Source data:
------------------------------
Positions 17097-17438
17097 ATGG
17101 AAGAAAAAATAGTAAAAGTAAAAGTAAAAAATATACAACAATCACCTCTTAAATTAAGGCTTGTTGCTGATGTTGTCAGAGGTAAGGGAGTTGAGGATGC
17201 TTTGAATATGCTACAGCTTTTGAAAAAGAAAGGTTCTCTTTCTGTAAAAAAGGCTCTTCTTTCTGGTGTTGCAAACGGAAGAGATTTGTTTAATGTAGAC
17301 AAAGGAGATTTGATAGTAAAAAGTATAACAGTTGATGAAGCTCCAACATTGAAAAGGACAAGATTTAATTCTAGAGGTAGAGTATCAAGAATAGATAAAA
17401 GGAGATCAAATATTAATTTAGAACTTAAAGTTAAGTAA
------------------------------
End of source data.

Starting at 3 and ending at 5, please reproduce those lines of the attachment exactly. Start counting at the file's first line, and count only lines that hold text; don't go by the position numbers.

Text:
17101 AAGAAAAAATAGTAAAAGTAAAAGTAAAAAATATACAACAATCACCTCTTAAATTAAGGCTTGTTGCTGATGTTGTCAGAGGTAAGGGAGTTGAGGATGC
17201 TTTGAATATGCTACAGCTTTTGAAAAAGAAAGGTTCTCTTTCTGTAAAAAAGGCTCTTCTTTCTGGTGTTGCAAACGGAAGAGATTTGTTTAATGTAGAC
17301 AAAGGAGATTTGATAGTAAAAAGTATAACAGTTGATGAAGCTCCAACATTGAAAAGGACAAGATTTAATTCTAGAGGTAGAGTATCAAGAATAGATAAAA